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Comparison of a structured home-based rehabilitation programme with conventional supervised pulmonary rehabilitation: a randomised non-inferiority trial
  1. Elizabeth J Horton1,
  2. Katy E Mitchell2,
  3. Vicki Johnson-Warrington2,
  4. Lindsay D Apps2,
  5. Louise Sewell2,
  6. Mike Morgan2,
  7. Rod S Taylor3,
  8. Sally J Singh2,4
  1. 1Faculty of Health and Life Sciences, Coventry University, Coventry, UK
  2. 2Centre for Exercise and Rehabilitation Science, University Hospitals Leicester NHS Trust, Leicester, UK
  3. 3University of Exeter Medical School, St Luke's Campus, Exeter, UK
  4. 4National Centre for Sport and Exercise Medicine, Loughborough University, Leicester, UK
  1. Correspondence to Elizabeth J Horton, Faculty of Health and Life Sciences, Coventry University, Priory Street, Coventry, CV1 5FB, UK; e.horton{at}coventry.ac.uk

Abstract

Background Standardised home-based pulmonary rehabilitation (PR) programmes offer an alternative model to centre-based supervised PR for which uptake is currently poor. We determined if a structured home-based unsupervised PR programme was non-inferior to supervised centre-based PR for participants with COPD.

Methods A total of 287 participants with COPD who were referred to PR (187 male, mean (SD) age 68 (8.86) years, FEV1% predicted 48.34 (17.92)) were recruited. They were randomised to either centre-based PR or a structured unsupervised home-based PR programme including a hospital visit with a healthcare professional trained in motivational interviewing, a self-management manual and two telephone calls. Fifty-eight (20%) withdrew from the centre-based group and 51 (18%) from the home group. The primary outcome was dyspnoea domain in the chronic respiratory disease questionnaire (Chronic Respiratory Questionnaire Self-Report; CRQ-SR) at 7 weeks. Measures were taken blinded. We undertook a modified intention-to-treat (mITT) complete case analysis, comparing groups according to original random allocation and with complete data at follow-up. The non-inferiority margin was 0.5 units.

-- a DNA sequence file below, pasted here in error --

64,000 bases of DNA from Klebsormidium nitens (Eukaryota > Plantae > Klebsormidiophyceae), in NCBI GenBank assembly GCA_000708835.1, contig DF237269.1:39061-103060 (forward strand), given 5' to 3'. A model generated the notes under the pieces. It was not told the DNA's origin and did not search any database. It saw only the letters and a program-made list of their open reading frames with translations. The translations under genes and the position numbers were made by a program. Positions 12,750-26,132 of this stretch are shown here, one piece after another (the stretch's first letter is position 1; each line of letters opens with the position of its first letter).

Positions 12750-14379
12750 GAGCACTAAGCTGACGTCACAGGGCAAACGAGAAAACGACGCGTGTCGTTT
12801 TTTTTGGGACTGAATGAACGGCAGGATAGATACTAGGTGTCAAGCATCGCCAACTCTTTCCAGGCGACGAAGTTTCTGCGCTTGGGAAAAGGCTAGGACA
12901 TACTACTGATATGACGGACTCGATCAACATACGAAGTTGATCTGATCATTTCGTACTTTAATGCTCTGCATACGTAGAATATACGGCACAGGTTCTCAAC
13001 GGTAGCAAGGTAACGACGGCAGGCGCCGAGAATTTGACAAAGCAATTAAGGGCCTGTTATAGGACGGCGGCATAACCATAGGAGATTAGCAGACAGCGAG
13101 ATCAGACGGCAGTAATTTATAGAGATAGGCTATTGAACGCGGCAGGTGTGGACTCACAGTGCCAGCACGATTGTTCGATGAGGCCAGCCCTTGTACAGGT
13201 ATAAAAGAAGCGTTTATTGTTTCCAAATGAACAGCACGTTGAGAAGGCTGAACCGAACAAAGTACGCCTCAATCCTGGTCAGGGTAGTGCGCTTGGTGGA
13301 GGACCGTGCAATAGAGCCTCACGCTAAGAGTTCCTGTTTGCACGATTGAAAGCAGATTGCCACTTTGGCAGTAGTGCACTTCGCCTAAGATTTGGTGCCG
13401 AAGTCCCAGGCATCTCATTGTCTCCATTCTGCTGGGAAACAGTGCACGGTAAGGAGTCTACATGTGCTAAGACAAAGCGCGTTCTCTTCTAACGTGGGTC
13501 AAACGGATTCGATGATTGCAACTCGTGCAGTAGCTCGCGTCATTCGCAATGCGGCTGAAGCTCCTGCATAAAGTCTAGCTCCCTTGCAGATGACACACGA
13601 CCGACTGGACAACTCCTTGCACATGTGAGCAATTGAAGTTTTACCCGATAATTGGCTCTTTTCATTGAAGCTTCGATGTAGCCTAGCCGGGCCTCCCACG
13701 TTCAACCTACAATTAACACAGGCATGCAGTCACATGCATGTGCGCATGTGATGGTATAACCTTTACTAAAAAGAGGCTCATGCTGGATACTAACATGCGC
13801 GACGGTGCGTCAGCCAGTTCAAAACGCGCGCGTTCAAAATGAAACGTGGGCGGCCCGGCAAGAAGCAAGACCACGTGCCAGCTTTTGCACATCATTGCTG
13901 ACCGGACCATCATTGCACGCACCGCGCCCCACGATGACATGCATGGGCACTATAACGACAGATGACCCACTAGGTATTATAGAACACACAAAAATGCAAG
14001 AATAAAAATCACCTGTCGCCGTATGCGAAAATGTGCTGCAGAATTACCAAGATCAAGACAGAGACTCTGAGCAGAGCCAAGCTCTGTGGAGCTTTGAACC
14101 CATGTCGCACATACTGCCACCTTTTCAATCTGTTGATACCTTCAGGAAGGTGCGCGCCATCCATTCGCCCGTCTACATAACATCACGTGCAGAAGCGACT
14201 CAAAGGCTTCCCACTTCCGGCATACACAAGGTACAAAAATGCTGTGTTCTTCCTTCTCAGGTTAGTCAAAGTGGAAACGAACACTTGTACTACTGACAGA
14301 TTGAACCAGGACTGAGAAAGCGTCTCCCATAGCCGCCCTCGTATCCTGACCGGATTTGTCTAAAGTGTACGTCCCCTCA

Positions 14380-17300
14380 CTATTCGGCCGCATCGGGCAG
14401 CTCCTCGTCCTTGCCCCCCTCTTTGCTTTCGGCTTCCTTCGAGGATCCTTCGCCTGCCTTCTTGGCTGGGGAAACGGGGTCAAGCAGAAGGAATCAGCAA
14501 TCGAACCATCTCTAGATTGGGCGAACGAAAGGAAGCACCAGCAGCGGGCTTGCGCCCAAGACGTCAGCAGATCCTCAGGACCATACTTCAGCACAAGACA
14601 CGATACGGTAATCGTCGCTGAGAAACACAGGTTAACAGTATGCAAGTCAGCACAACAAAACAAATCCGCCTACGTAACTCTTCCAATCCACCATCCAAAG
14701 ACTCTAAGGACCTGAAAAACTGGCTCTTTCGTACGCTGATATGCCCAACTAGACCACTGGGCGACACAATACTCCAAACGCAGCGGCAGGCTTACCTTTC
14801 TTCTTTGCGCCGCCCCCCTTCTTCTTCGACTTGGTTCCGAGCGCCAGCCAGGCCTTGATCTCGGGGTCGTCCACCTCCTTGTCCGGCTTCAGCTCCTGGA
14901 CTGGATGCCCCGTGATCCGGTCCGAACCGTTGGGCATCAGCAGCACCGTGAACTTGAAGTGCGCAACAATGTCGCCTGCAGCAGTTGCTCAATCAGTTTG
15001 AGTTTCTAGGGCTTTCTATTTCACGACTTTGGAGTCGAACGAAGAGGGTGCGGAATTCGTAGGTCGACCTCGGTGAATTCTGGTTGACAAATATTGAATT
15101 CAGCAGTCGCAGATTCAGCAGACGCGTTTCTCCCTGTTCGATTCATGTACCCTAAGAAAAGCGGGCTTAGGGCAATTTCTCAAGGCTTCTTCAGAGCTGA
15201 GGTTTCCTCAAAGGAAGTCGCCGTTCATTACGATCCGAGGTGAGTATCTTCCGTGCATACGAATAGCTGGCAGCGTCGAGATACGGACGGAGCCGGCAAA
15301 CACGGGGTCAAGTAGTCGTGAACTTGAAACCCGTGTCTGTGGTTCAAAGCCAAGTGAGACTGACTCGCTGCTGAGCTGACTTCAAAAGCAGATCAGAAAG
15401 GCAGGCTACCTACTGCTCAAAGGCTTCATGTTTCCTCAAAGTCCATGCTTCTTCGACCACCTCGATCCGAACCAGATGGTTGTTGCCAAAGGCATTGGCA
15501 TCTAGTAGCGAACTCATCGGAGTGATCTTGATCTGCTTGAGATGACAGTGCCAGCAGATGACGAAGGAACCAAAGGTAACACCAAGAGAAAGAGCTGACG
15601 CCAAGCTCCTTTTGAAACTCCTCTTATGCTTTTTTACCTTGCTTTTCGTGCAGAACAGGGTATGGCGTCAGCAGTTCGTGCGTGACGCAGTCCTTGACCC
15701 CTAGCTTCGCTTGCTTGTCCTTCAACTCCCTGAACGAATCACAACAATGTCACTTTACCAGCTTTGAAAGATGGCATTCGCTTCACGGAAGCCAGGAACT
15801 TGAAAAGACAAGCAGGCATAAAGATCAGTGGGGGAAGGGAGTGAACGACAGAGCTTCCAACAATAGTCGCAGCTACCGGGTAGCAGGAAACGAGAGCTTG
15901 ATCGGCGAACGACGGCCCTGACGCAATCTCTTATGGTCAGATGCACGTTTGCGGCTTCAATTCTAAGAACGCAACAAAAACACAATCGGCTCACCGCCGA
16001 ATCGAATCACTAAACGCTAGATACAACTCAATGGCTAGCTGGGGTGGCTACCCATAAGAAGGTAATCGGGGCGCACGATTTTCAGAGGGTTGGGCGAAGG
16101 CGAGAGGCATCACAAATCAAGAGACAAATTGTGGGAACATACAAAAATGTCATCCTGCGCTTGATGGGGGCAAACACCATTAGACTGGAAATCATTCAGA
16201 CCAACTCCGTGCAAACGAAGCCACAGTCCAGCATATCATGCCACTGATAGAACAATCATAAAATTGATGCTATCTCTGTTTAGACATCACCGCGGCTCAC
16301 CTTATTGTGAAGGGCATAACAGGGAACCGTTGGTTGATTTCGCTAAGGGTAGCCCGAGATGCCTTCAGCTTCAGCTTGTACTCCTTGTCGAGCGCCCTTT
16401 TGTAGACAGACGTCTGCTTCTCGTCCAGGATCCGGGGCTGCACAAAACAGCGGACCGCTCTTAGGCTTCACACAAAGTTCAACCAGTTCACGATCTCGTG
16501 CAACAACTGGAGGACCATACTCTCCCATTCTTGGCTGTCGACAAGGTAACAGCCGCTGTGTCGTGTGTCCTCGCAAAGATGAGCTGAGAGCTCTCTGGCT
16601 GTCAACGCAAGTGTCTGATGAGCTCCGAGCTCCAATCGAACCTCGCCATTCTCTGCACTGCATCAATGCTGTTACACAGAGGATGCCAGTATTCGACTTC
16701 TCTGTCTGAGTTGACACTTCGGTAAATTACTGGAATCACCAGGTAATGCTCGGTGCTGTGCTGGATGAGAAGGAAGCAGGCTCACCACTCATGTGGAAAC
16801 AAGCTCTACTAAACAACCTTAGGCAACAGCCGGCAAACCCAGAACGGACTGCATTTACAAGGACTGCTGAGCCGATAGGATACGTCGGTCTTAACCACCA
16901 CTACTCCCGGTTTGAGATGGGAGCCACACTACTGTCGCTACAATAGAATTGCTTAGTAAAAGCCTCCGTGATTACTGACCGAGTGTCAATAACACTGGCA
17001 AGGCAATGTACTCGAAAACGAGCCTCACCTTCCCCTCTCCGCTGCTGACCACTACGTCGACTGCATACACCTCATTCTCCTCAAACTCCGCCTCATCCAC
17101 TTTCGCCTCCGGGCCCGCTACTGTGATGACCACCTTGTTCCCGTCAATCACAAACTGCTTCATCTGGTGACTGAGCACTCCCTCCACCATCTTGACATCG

Results There was evidence of significant gains in CRQ-dyspnoea at 7 weeks in both home and centre-based groups. There was inconclusive evidence that home-based PR was non-inferior to PR in dyspnoea (mean group difference, mITT: −0.24, 95% CI −0.61 to 0.12, p=0.18), favouring the centre group at 7 weeks.

Conclusions The standardised home-based programme provides benefits in dyspnoea. Further evidence is needed to definitively determine if the health benefits of the standardised home-based programme are non-inferior or equivalent to supervised centre-based rehabilitation.

Trial registration number ISRCTN81189044.

  • pulmonary rehabilitation
  • exercise

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Footnotes

  • Contributors Study design: EJH, LS, MM and SJS. Data collection and management: EJH, KEM, VJW, LDA and LS. Data analysis: EJH and RST. Writing and editing of manuscript: all authors.

  • Funding GSK provided an unrestricted monetary grant to part fund the this study.

  • Competing interests None declared.

  • Ethics approval Leicestershire Northamptonshire and Rutland Regional Ethics Committee.

  • Provenance and peer review Not commissioned; externally peer reviewed.

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